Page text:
Thirdly, cost pools are formed by types of activities, which, for the purpose of analysis and planning, are divided into cost components by the type of resources expended (raw materials, labor, costs of maintaining and operating machinery and equipment, etc.).

At the fourth stage, the cost object rate for each type of activity is calculated by the ratio of its amount to the value of this object. The division of cost pools into homogeneous components by type of activity becomes the basis for calculating the rate for each cost component.

At the fifth stage, the costs of production management are distributed per unit type of product, with a pre-determined number of cost objects for each unit of this type of product.

At the final stage, a calculation matrix is compiled for the production cost of a unit of production, formed by the ABC method. For each type of product, costs are calculated as the product of the driver rate for each attribute by the number of manifestations of this attribute per unit of output (Table 6).

According to the results of calculations from Tables 2 and 6, the cost value calculated by the traditional method differs from the cost value determined by the ABC method. This indicates that with a change in the methodology for calculating the cost of production of the main dairy herd, it became possible to determine the overhead to produce each type of product, which is difficult to obtain using any other method. Knowing the amount of overhead costs for each of the processes, you can both manage them and find out the reason for the cost overrun.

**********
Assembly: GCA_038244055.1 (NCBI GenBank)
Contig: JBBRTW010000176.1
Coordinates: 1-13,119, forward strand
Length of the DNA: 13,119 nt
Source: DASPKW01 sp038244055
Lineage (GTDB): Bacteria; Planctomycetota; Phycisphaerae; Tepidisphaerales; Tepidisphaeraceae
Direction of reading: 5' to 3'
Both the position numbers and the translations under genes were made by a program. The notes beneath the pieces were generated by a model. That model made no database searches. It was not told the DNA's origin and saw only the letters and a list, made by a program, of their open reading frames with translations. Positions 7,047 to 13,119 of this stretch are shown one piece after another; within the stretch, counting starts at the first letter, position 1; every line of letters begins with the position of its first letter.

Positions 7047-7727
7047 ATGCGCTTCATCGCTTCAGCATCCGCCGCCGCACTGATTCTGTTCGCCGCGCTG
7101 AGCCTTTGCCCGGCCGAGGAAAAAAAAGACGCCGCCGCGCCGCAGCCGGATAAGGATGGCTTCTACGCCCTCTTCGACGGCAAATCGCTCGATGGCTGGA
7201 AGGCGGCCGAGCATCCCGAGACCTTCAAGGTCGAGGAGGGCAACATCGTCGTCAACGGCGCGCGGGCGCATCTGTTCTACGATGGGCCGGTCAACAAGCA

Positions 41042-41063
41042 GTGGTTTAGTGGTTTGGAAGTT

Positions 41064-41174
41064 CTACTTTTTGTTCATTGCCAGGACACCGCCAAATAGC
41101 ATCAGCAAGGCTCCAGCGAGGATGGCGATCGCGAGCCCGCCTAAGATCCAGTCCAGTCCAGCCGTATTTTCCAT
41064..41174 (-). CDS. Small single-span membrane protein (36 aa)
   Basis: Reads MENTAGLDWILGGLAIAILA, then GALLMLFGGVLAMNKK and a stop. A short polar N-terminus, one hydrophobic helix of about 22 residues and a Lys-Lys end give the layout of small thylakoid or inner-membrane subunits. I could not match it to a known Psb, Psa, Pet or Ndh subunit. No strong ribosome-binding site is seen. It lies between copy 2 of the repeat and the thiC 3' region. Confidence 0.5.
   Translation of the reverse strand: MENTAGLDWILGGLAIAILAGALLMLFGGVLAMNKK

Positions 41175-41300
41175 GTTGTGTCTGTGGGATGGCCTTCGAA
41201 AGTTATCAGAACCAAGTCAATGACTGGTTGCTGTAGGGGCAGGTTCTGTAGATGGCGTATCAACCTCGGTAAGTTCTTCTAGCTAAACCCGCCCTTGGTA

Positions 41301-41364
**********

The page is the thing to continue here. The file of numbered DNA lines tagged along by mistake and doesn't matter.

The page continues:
Table 1.

Revenue structure for products sold

thumbnail Fig. 1.

Distribution of indirect costs using the ABC method

thumbnail Fig. 2.

Costing – ABC Method

thumbnail Fig. 3.

Cost sharing

Table 2.

Calculation of the total production cost of livestock products by the traditional method in 2017

Table 3.

Correlation of cost items and their objects in livestock

Table 4.

Grouping Costs by Cost Object

Table 5.

Calculating driver rates by process

Table 6.

Calculation of the cost of livestock production by ABC method

7 Conclusion

A competent approach to conducting preparatory measures for the implementation of a new model for calculating costs will allow you to get a large amount of information for making managerial decisions and solving problems of quality management, continuous improvement of production and marketing, business processes, and also makes it possible to manage overhead costs.

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All Tables

Table 1.

Revenue structure for products sold

Table 2.

Calculation of the total production cost of livestock products by the traditional method in 2017

Table 3.

Correlation of cost items and their objects in livestock

Table 4.

Grouping Costs by Cost Object

Table 5.

Calculating driver rates by process

Table 6.

Calculation of the cost of livestock production by ABC method

All Figures

thumbnail Fig. 1.

Distribution of indirect costs using the ABC method

In the text
thumbnail Fig. 2.

Costing – ABC Method

In the text
thumbnail Fig. 3.

Cost sharing

In the text